In December, Washingtonian Magazine named Doolittle and Dolan to its 2022 class of Washingtonians of the Year. They were honored for using their platform to support reading programs, D.C. statehood and voting rights, LGBTQ+ inclusion and more.

During the height of the COVID-19 pandemic in 2020, Doolittle and Dolan were active in supporting first responders on the front lines and providing for those less fortunate in the D.C. area. The two would also publish videos of a book club they would hold together while in quarantine.

Doolittle was also just an incredibly fun and lovable guy off the field.

He is still known today as one of the few Nationals relievers (perhaps the only one) to ride into games from the right field corner on the Nationals Park bullpen cart. He even had a special message to then-14-year-old Nats fan Nathan Swain, who in 2021 had his wheelchair turned into a replica of the Nats’ bullpen cart by the team for Halloween. Doolittle also happened to be Swain’s favorite player.

Doolittle also met with another young fan whose wheelchair was turned into a Nats bullpen cart.

Of course, Doolittle is a massive “Star Wars” fan. He was known for having a lot of souvenirs from the film franchise with him in the clubhouse, none more recognizable than his replica of Obi-Wan Kenobi’s lightsaber, a prop he had with him during 2019 postseason celebrations. (He has since retired that lightsaber, claiming it broke from all of the celebrations and champagne.)

That led to him getting his own Obi-Sean Kenobi bobblehead mashup, which was a giveaway at the Nationals’ “Star Wars Day” in 2019.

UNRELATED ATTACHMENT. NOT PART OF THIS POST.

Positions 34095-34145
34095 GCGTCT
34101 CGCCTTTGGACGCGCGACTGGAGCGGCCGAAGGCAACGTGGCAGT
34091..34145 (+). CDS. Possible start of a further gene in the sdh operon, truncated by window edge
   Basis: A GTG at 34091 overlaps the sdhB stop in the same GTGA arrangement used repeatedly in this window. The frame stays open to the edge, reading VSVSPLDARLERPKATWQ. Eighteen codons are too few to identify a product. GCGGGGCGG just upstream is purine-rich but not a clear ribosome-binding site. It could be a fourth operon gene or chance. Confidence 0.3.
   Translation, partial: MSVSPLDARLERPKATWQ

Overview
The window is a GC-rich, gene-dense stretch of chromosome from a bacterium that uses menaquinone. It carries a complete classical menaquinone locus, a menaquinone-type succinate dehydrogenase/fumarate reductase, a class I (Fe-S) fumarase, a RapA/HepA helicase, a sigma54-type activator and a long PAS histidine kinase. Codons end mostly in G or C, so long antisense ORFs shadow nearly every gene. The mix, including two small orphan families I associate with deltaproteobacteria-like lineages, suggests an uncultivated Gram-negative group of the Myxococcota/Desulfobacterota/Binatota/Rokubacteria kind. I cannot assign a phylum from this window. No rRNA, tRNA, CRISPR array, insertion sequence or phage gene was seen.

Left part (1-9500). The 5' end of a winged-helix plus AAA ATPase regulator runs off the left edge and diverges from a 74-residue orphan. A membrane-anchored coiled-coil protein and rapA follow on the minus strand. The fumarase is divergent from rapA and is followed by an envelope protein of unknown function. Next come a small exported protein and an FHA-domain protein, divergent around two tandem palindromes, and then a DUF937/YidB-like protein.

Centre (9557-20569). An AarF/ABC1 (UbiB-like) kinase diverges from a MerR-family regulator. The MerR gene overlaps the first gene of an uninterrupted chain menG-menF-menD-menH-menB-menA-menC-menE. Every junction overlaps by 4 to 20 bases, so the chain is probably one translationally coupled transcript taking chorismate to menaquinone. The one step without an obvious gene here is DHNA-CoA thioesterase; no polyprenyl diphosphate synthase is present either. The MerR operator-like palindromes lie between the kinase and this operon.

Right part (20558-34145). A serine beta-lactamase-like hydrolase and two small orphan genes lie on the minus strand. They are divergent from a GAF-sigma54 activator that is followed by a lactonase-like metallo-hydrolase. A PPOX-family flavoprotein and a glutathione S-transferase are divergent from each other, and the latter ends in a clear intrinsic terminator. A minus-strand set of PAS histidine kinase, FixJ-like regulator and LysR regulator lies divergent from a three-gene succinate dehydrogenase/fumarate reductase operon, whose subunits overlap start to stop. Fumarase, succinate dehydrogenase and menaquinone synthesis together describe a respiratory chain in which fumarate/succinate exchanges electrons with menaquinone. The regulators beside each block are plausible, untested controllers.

One of the most epic Sean Doolittle “Star Wars” moments ever was when, while recording a video with the Nationals to be played at the ballpark on “Star Wars Day,” Doolittle responded to a simple question about what the series meant to him by going on a 12-minute-plus rant about the franchise.

He was also incredibly kind to those of us in the media. I will forever be grateful to him for taking time to do a live video with and Mark Zuckerman and me (avid “Star Wars” fans in our own rights) to discuss baseball and the films during the 2020 shutdown on May 4. Easily one of the highlights of my career.

That is perhaps where Doolittle leaves his biggest and longest-lasting impact on this city. Just by being himself.

Surely, Doolittle’s name will enter the Nationals’ Ring of Honor in the near future. Until then, the team is honoring him Friday night at the ballpark. They also announced, in recognition of his commitment to club and community, that Nationals Philanthropies will match donations up to $6,300 in honor of his No. 63 to SMYAL, an organization supported by Doolittle and Dolan, that serves local LGBTQ youth. Fans can visit for more information and to donate.

Luckily, even though he is retiring from baseball, Doolittle will still be around, as he and Dolan have settled here in D.C., where it seemed he was destined to be after being the A’s first-round pick in 2007 out of the University of Virginia, where he was teammates with Ryan Zimmerman.

“From the moment I was traded here, you welcomed my wife and me to your city and your team,” he said in his statement announcing his decision while addressing Nats fans directly. “So much so that we decided to make D.C. our forever home. The 2019 World Series title will always be the highlight of my career because we were able to share it with you. I don’t have the words to tell you how grateful I am for your support during my time here in D.C.”

I don’t think D.C. has the words to tell him how grateful we are for him and his wife.

I did my best here, but even this does not feel like enough.

So thank you, Sean. Thank you for everything you did for the Nationals. Thank you for everything you did for D.C. And thank you for sticking around.


That's 63 O's, for those counting at home. Still doesn't seem like enough.